The versatile Knopf (Tango Down, 2017, etc.) kicks off a new series starring a reluctant investigator who’s “like the Terminator with an advanced degree.”
Not many people recover from childhood autism, but Waters did, more or less. He’s so good at reading other poker players’ tells that he’s been banned from the casinos, and fellow player Paresh Rajput naturally hired him as an organizational psychologist for his firm, ExciteAble Technologies. But he still won’t tell anyone his first name, he looks everyone he meets unflinchingly in the eye, and he’s taken a married lover, Olivia Lefèvre, who doesn’t love him any more than he loves her. Waters’ orderly life ends when he comes home from the gym to find Paresh’s severed head sitting on the floor of his guest room (the rest of his body will soon turn up in Waters’ storage locker). Megan Rajput and Waters’ co-workers at ExciteAble all seem above suspicion, but that doesn’t matter anyway because DS Noah Shapiro, of the New Haven Police Department, is sure that Waters is his killer. As the evidence against him mounts, so does the danger. The real murderer alternately taunts and threatens Waters over the telephone, arranges for suspiciously large cash transfers from Paresh’s bank account to his own, plants firecrackers in the hotel room the crime-scene crew has obliged him to hole up in, sends a burly thug to beat him up, and finally resorts to settling their dispute the good old American way, by shooting at him. Through it all, Waters remains, if not exactly ebullient, then certainly dispassionate as he returns the threats, dodges the firecrackers and bullets, and, fortified by years of wrestling and bodybuilding, turns the tables on the thug en route to exposing a nefarious, if not exactly unexpected, scheme against ExciteAble Technologies.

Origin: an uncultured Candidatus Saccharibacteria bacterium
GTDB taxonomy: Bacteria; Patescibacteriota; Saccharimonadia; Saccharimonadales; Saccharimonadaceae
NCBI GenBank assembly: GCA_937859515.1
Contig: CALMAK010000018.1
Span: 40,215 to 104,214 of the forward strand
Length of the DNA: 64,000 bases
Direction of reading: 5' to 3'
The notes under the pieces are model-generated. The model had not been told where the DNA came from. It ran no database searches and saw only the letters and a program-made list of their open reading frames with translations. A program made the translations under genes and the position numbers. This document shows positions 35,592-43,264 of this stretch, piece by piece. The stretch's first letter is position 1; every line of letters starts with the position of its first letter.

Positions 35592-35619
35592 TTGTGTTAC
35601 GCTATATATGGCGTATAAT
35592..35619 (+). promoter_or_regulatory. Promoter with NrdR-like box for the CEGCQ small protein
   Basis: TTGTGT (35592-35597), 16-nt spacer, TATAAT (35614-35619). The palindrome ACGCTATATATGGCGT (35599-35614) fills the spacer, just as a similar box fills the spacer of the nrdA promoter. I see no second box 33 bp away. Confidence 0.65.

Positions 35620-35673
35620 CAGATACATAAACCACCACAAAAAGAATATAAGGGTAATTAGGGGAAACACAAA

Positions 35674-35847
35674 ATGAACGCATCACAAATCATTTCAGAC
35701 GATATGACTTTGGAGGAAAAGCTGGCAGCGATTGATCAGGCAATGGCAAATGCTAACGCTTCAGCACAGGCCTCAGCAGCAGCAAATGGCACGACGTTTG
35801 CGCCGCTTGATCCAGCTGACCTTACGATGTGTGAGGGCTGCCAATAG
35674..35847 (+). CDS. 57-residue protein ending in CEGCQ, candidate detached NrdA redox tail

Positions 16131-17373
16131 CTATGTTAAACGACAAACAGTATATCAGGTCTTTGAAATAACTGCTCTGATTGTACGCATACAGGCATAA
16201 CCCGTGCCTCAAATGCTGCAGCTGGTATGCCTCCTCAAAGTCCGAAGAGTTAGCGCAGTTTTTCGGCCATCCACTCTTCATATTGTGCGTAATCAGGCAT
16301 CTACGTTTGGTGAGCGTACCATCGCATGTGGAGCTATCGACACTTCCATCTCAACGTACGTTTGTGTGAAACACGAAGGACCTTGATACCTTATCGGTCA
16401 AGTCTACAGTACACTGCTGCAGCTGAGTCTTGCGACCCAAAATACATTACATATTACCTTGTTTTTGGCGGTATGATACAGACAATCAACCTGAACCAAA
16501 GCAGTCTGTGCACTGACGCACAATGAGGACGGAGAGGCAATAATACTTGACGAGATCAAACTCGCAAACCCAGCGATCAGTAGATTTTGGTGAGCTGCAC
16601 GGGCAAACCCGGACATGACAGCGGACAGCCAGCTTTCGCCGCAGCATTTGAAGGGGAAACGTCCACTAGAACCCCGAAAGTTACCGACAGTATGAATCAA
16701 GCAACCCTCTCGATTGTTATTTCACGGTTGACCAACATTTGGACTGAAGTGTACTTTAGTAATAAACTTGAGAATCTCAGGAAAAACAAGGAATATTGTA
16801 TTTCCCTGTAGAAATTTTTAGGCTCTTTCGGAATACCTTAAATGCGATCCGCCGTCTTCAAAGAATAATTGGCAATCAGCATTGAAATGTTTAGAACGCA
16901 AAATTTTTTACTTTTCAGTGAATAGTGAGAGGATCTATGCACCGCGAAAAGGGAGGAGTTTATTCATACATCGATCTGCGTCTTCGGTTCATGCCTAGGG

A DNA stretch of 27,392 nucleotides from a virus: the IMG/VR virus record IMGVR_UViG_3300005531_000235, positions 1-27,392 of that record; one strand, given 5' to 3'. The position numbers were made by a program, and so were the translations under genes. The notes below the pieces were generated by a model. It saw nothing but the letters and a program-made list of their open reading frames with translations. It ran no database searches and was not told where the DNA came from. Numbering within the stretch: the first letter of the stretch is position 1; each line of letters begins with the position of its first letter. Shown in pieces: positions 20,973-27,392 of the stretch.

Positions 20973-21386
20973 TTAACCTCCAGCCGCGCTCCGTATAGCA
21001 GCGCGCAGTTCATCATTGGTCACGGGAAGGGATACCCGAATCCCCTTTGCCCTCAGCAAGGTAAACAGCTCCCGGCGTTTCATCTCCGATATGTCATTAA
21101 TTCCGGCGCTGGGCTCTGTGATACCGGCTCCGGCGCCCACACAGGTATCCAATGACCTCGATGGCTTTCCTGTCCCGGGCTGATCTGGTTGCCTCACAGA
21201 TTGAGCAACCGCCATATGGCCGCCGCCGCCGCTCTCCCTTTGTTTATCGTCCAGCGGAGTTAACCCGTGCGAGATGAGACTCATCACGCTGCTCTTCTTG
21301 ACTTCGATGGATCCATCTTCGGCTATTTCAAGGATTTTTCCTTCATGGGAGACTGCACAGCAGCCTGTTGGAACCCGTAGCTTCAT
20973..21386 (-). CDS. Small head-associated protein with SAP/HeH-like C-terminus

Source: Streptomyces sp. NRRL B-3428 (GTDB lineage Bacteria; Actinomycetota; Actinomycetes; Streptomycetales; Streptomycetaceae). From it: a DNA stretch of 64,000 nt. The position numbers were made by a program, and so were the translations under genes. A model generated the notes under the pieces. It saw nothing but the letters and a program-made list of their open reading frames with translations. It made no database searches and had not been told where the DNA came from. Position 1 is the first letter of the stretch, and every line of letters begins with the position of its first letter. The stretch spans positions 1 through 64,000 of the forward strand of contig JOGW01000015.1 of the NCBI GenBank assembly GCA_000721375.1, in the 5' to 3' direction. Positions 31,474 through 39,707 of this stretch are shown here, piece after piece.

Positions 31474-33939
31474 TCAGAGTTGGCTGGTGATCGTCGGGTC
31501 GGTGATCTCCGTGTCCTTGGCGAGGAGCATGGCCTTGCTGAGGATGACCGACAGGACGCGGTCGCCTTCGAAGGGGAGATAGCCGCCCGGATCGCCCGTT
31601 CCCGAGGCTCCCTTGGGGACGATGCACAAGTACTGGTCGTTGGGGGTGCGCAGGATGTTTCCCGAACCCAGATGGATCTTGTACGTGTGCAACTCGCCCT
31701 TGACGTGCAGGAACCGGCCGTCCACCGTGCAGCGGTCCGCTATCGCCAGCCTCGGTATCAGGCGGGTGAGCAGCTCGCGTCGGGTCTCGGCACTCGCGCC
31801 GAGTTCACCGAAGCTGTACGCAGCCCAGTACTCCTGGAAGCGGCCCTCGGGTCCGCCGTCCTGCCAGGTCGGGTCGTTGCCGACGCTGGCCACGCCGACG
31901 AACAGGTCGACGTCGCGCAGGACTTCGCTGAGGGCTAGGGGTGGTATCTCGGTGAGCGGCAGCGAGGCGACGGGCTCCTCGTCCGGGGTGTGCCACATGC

Finally, a professional-grade detection-cum-actioner with a hero who actually has a logical reason for being so emotionally disengaged. More, please.